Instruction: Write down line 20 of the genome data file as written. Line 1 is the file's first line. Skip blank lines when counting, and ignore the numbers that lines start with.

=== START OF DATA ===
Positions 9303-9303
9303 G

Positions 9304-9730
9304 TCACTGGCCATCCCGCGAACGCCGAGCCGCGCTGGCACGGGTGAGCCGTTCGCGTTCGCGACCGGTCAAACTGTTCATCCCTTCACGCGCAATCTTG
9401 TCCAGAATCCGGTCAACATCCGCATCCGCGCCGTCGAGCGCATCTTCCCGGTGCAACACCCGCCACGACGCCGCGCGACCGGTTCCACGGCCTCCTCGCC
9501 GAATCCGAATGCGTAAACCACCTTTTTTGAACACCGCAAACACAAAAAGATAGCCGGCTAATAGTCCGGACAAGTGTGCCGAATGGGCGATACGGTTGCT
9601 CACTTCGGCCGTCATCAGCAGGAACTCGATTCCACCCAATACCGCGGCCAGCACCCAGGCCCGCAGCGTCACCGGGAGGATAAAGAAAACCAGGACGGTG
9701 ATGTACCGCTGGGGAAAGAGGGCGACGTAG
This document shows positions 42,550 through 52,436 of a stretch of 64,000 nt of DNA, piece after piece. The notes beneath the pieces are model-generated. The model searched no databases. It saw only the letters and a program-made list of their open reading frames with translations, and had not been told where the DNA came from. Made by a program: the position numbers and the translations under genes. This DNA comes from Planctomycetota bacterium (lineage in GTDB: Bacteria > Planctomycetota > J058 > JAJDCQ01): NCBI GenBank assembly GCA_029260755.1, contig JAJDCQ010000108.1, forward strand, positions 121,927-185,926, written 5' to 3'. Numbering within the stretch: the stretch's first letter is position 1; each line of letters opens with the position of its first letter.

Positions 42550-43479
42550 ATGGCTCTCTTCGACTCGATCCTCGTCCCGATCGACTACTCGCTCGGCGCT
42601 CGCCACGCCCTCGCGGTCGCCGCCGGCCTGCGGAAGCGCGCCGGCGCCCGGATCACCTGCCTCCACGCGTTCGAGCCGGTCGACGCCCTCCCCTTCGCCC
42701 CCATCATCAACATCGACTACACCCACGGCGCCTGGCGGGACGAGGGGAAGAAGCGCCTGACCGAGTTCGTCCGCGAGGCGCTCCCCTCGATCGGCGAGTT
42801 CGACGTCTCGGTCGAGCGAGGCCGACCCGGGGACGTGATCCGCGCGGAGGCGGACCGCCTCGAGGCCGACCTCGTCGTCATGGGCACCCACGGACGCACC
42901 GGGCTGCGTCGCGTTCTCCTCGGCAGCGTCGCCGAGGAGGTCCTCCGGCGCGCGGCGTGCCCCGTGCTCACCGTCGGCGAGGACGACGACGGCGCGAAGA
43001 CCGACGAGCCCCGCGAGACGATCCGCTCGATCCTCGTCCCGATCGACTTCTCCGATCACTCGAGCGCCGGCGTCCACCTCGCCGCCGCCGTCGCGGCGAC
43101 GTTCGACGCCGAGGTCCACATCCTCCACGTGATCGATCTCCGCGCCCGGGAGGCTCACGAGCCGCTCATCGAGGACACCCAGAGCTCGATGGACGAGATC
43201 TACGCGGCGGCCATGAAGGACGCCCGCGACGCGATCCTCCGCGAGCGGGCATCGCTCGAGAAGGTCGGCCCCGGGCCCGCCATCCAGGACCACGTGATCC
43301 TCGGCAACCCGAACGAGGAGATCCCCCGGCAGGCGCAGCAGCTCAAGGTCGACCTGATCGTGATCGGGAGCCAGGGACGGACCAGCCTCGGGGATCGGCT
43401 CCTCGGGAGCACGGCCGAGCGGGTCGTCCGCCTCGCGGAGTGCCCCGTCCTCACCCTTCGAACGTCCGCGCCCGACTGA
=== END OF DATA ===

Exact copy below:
43401 CCTCGGGAGCACGGCCGAGCGGGTCGTCCGCCTCGCGGAGTGCCCCGTCCTCACCCTTCGAACGTCCGCGCCCGACTGA